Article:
Mrs Petrov's Shoe | New Theatre

Mrs Petrov's Shoe | New TheatreMrs Petrov’s Shoe…what a spectacularly avant-garde production. I wont just say play, because it is the scripts marriage with the production that makes Mrs Petrov’s Shoe an unconventional and impressive theatre experience.

Written by Noelle Janaczewska, Mrs Petrov’s Shoe is a story about a story. A multifaceted and complex behind-the-scenes journey into the novel, life and mind of a young, award-winning Writer. If you can conceptualise an enigma wrapped in a riddle, then you are halfway toward understanding the potential of this play!

Opening with a traditional Polish folk song and dance one does not get a prediction of what is to come, which is refreshing in a story. Particularly when so much of life’s subjects are commonplace, it takes a great deal of imagination to throw modern day audiences off the scent.

With a couple of dressmaker’s dolls placed on the wings of the stage shadowed by abnormally large window screens, one gets an overwhelming sense of solemnity from this setting. The garish hue of the Australian Flag throwing a fluorescent light into the dark theatre doesn’t make the picture of what to expect any clearer.

Then the protagonist Anna (Jeneffa Soldactic) addresses the audience to outline the origins of her novel, for which she has just received an award. It is at this point that the play takes on a “stranger than fiction” aura. Anna morphs into Ania and in the turn of a page she enters the world within her book and the second story begins. Ania a young, inquisitive schoolgirl is the youngest child of Polish immigrant parents Nina (Sonia De Domeneghi) and Radek (Paul Treacy) and little sister to Joe (Will Carter). From this point we enter Ania’s world and take an innocent and funny reconnaissance trip into her imaginings and experiences.

The flag is replaced with giant colourful crayon drawings being projected into the space above the action. We follow Ania and her school friend Wendy (Lindsey Chapman) around the classroom and neighbourhood, reading the story through a child’s perspective. Ania’s story is the fiction and chapter three becomes the fact…or does it? Ania becomes Ann and introduces a different version of the same suburban family. And it is at this juncture that the fractured concept of fiction versus reality becomes apparent. You could say that the story doubles over on itself or maybe it is just another verse.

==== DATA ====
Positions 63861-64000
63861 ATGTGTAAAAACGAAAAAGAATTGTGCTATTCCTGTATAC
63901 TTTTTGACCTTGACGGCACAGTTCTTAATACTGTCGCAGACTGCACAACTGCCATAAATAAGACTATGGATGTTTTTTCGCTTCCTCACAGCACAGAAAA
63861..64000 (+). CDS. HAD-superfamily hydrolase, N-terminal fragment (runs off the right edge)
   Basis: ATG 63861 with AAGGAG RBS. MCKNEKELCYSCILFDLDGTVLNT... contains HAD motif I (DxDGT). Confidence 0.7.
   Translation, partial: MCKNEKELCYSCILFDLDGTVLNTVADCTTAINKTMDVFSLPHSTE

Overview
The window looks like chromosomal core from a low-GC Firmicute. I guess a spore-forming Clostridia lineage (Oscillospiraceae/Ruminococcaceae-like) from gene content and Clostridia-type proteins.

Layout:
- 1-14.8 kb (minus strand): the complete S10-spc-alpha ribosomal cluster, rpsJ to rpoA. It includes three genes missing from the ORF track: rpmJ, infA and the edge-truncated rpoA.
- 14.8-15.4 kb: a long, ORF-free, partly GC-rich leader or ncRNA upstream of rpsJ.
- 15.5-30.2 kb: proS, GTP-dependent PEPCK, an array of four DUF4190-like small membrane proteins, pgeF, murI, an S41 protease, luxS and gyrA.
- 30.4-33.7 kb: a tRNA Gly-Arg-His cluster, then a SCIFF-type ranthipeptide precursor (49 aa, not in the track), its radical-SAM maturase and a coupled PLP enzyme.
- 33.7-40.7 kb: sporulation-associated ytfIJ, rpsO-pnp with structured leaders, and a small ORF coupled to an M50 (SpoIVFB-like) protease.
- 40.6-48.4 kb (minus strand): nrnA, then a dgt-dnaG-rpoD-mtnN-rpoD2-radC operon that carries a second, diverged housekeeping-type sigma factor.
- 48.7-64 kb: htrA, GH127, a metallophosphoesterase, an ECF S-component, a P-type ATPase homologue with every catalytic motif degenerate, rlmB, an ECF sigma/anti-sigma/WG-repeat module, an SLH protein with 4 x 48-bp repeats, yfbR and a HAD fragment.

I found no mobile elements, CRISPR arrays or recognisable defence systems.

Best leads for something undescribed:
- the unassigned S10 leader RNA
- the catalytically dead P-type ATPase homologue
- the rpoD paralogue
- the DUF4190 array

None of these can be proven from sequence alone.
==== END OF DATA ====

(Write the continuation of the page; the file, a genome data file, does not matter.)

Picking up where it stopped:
The cerebral treatment the play is given makes for some dynamic theatre. The clever direction (Mackenzie Steele) offers the audience a spying glass, and lets them piece the puzzle together themselves. The drama is carried without faltering right up until the very end. But even then the play does not finish, whether that is by design or as written into the script. Soldactic is truly dynamic; she assimilates the roles of writer, child and narrator with chameleon-like ease. And De Domeneghi and Treacy do a superb job in convincing the audience of their Polish and British heritage, which is no easy task. Thanks to the help of AV Specialist Adam Steele, Illustrator Tony Curran is able to provide the vibrant array of abstract drawings that makes the production endearingly colourful.

Mrs Petrov’s Shoe is a remarkable play with a distinguished cast, and a great way to read a book!

new theatre presents
by Noëlle Janaczewska

Directed by Mackenzie Steele

Venue: new theatre | 542 King Street Newtown NSW 2042
Dates: 12 - 15 August
Times: Wednesday – Friday @ 8pm, Saturday @ 2pm and 8pm
Tickets: $22
Bookings: 1300 306 776 |

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